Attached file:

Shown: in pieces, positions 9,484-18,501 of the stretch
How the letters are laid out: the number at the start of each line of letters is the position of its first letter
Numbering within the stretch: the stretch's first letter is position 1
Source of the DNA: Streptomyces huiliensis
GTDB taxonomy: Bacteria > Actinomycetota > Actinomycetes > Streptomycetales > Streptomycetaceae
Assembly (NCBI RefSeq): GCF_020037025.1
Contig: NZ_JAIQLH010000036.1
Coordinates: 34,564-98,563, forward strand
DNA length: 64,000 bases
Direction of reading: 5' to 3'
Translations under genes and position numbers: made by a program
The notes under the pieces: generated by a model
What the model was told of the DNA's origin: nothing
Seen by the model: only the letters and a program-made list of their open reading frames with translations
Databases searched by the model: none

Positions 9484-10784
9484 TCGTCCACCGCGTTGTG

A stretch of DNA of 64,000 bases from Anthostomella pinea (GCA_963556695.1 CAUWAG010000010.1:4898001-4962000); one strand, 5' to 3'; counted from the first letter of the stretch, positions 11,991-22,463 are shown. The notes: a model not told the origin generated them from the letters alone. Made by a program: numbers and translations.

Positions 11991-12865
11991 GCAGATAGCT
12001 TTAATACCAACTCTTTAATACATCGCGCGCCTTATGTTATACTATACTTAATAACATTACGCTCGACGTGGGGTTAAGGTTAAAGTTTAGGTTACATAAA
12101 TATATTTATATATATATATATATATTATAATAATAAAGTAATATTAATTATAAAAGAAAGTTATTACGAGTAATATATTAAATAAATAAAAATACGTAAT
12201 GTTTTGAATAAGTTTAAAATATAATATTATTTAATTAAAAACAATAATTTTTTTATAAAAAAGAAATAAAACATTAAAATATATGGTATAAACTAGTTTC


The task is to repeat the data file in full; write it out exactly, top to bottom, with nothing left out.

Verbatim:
Shown: in pieces, positions 9,484-18,501 of the stretch
How the letters are laid out: the number at the start of each line of letters is the position of its first letter
Numbering within the stretch: the stretch's first letter is position 1
Source of the DNA: Streptomyces huiliensis
GTDB taxonomy: Bacteria > Actinomycetota > Actinomycetes > Streptomycetales > Streptomycetaceae
Assembly (NCBI RefSeq): GCF_020037025.1
Contig: NZ_JAIQLH010000036.1
Coordinates: 34,564-98,563, forward strand
DNA length: 64,000 bases
Direction of reading: 5' to 3'
Translations under genes and position numbers: made by a program
The notes under the pieces: generated by a model
What the model was told of the DNA's origin: nothing
Seen by the model: only the letters and a program-made list of their open reading frames with translations
Databases searched by the model: none

Positions 9484-10784
9484 TCGTCCACCGCGTTGTG

A stretch of DNA of 64,000 bases from Anthostomella pinea (GCA_963556695.1 CAUWAG010000010.1:4898001-4962000); one strand, 5' to 3'; counted from the first letter of the stretch, positions 11,991-22,463 are shown. The notes: a model not told the origin generated them from the letters alone. Made by a program: numbers and translations.

Positions 11991-12865
11991 GCAGATAGCT
12001 TTAATACCAACTCTTTAATACATCGCGCGCCTTATGTTATACTATACTTAATAACATTACGCTCGACGTGGGGTTAAGGTTAAAGTTTAGGTTACATAAA
12101 TATATTTATATATATATATATATATTATAATAATAAAGTAATATTAATTATAAAAGAAAGTTATTACGAGTAATATATTAAATAAATAAAAATACGTAAT
12201 GTTTTGAATAAGTTTAAAATATAATATTATTTAATTAAAAACAATAATTTTTTTATAAAAAAGAAATAAAACATTAAAATATATGGTATAAACTAGTTTC